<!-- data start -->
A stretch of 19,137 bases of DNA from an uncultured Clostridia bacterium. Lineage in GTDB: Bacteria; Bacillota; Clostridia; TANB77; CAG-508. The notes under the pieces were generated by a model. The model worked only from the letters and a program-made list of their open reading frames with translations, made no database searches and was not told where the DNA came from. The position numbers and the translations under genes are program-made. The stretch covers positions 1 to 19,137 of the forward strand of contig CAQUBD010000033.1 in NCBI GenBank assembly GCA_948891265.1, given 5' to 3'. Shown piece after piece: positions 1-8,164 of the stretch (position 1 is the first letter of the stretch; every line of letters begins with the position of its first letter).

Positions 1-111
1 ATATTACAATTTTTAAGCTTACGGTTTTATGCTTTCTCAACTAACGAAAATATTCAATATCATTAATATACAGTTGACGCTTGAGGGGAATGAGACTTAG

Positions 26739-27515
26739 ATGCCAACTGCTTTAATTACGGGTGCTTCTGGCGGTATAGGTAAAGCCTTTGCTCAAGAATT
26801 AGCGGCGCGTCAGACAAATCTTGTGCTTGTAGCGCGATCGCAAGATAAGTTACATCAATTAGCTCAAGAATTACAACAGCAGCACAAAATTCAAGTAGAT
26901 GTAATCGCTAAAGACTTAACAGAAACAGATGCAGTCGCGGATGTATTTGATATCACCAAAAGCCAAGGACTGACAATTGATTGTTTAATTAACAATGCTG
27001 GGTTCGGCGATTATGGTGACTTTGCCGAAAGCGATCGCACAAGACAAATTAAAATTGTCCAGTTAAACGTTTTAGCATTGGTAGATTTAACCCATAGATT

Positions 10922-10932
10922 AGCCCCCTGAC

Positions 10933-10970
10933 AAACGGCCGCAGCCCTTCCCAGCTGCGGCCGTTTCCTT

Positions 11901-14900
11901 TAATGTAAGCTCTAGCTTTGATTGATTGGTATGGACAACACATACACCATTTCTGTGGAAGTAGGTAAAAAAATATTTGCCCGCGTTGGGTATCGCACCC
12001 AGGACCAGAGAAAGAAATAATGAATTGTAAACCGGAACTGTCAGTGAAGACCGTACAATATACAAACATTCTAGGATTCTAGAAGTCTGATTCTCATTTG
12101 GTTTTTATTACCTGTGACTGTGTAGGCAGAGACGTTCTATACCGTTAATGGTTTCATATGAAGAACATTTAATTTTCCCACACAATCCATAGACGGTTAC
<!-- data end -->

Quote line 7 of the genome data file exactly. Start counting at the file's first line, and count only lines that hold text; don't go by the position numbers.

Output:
26901 GTAATCGCTAAAGACTTAACAGAAACAGATGCAGTCGCGGATGTATTTGATATCACCAAAAGCCAAGGACTGACAATTGATTGTTTAATTAACAATGCTG